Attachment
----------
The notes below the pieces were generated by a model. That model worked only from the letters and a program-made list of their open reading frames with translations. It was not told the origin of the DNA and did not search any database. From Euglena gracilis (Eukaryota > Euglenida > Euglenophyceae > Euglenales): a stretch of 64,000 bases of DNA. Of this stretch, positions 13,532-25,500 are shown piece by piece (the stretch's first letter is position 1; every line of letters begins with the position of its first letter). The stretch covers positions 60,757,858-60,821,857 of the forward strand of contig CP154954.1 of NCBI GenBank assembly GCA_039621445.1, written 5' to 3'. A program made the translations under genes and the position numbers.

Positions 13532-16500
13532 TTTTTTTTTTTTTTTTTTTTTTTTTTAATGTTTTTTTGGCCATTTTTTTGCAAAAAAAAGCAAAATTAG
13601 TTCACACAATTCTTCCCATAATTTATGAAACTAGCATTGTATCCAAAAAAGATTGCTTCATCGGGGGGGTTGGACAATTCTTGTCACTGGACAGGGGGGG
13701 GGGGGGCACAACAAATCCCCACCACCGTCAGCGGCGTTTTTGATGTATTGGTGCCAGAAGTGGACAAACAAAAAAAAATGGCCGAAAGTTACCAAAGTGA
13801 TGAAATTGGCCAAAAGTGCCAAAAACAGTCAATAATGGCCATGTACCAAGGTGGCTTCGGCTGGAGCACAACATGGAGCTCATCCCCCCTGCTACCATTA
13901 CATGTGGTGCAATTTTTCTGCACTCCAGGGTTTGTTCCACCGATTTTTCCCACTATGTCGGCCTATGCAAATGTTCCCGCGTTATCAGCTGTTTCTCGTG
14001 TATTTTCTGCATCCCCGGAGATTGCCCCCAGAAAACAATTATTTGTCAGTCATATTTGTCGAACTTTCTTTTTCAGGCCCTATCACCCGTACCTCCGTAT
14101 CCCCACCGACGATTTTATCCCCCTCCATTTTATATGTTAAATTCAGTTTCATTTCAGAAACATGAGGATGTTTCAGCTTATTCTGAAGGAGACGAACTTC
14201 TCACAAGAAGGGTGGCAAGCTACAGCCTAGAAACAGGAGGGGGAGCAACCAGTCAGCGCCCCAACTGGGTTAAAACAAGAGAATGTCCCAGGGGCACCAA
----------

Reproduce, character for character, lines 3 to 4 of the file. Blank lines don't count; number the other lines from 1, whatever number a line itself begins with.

13532 TTTTTTTTTTTTTTTTTTTTTTTTTTAATGTTTTTTTGGCCATTTTTTTGCAAAAAAAAGCAAAATTAG
13601 TTCACACAATTCTTCCCATAATTTATGAAACTAGCATTGTATCCAAAAAAGATTGCTTCATCGGGGGGGTTGGACAATTCTTGTCACTGGACAGGGGGGG